In the event that the eye strain persists, over-the-counter artificial tears can help to reduce discomfort in the eyes. If all else fails, an ophthalmologist should be consulted.

Are Headsets Safe for Kids?

kid wearing glasses

Although the American Academy of Ophthalmology notes that there is no threat of permanent vision damage as the result of using VR headsets, Scientific American writes that the “vergence-accommodation conflict” poses a risk in child use of VR.

The “conflict” is the process of how the eyes work. First, the eyeballs look in the general direction of an item (vergence), and then the brain focuses the lenses in the eyeballs (accommodation). When the two processes come together, this creates a picture that the brain can process.

Similar to the field of view problem mentioned earlier, today’s virtual reality headsets can, at best, only simulate an illusion of depth. They do this by showing a marginally different image on each screen (one in front of the left eye, and the other in front of the right eye). This means that, regardless of how far away the object appears in the VR simulation, the eyes are still focused on a fixed point, even though they are converging on something that looks farther away.

An optometrist speaking to Scientific American suggested that this is the same reason some people experience eye strain when watching a 3D movie.

VR Headsets & Eye Health

This will likely only be a problem if the person experiencing the symptoms already had weak eye movement and control. People with this problem are likely already susceptible to eye strains and headaches.

Children who experience this when they use VR will probably have to wear corrective lenses as they grow up. In an unexpected way, VR headsets may alert parents and optometrists to problems waiting to happen.

There remains no established research on the full range of effects that virtual reality headsets have on children’s vision. This is partially because of obvious ethical concerns, but also because headset manufacturers would not want to appear medically and legally liable for their products inducing headaches and eye strains in young consumers.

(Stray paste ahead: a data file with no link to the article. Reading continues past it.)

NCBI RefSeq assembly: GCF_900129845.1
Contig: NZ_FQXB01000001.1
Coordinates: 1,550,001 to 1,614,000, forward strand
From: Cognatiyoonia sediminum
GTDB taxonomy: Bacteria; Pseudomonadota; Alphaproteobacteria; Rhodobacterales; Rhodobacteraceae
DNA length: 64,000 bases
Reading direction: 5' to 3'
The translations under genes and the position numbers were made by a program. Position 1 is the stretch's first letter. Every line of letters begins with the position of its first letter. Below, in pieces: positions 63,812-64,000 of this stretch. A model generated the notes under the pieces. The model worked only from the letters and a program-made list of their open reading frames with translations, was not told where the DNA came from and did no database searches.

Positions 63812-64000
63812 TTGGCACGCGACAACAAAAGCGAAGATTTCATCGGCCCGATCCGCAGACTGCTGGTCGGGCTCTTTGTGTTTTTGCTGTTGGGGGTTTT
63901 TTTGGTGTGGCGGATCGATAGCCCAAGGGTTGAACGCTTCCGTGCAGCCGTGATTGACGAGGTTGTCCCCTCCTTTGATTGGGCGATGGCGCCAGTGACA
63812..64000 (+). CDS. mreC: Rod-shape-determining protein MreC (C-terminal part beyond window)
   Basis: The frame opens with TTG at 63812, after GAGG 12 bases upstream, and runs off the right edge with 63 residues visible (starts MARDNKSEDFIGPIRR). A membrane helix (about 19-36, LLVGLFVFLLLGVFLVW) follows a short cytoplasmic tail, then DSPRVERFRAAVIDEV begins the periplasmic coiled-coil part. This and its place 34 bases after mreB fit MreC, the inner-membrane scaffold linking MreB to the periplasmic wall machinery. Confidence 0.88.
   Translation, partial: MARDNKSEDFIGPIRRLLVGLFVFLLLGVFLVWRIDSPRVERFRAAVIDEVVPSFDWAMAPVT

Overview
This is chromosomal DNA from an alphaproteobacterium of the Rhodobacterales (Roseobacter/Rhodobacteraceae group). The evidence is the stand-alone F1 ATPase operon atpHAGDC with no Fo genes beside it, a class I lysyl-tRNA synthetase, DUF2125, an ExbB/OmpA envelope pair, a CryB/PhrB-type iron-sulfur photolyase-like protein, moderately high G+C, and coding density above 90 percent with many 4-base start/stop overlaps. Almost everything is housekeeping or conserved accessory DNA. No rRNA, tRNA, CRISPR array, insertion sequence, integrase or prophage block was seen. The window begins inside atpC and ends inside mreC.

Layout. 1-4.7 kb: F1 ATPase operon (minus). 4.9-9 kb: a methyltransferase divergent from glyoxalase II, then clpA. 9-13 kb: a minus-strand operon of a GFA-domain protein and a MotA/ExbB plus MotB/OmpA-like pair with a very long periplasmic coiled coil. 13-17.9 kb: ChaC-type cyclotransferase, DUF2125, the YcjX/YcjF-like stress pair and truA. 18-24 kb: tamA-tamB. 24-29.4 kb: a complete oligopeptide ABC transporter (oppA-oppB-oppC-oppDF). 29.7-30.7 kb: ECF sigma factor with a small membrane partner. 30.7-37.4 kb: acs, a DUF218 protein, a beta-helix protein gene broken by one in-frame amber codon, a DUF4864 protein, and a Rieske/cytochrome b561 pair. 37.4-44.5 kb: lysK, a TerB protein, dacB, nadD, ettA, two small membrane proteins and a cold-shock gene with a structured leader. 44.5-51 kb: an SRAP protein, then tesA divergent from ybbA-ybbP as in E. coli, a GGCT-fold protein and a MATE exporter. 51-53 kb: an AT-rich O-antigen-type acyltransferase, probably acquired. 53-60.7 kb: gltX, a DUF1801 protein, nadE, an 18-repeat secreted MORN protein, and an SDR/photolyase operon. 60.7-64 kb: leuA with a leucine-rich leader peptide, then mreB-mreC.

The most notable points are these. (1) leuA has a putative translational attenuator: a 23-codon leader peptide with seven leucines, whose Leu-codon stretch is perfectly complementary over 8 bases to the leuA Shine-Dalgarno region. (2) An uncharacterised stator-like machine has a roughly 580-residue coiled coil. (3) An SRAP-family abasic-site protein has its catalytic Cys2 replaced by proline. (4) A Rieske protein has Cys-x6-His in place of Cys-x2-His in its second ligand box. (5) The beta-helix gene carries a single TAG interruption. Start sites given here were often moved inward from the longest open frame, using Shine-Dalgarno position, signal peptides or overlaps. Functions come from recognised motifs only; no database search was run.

Researchers have pointed to other issues of exposing children to VR. Children are still learning how to tell fantasy from reality, and some of the content they might see in a VR setting might be too traumatic for them to adequately process.

While virtual reality is not inherently unhealthy or dangerous, doctors recommend being safer, rather than sorry, when it comes to children using it. This is both for their mental health, as well as to let their eyes develop normally.

 

References

The Important Difference Between Virtual Reality, Augmented Reality and Mixed Reality. (July  2019). Forbes.

The Complete Guide To Virtual Reality – Everything You Need To Get Started. (November  2016). The Guardian.

Why You Feel Motion Sickness During Virtual Reality. (August 25, 2019). ABC News.

We’re Not Talking About What VR Is Doing to Our Eyes … And Our Brains. (April 18, 2015). VentureBeat.

Cameras vs. the Human Eye. Cambridge in Colour.

Eye Strain. (November 2019). MedicineNet.

Eye Strain: What Makes Your Eyes Feel Tired. (October 2018). American Academy of Ophthalmology.

How to Keep Your Battery From Overheating When Using a Virtual Reality Headset. TechNorms.

Dry Eye Syndrome (Dry Eyes, Keratoconjunctivitis Sicca). (May 2018). MedicineNet.

Five Surefire Ways to Reduce Computer Eyestrain. (June 2012). CNET.

Lubricating Eye Drops. (August 2018). American Academy of Ophthalmology.

Are Virtual Reality Headsets Safe for Children? (October 4, 2016). Scientific American.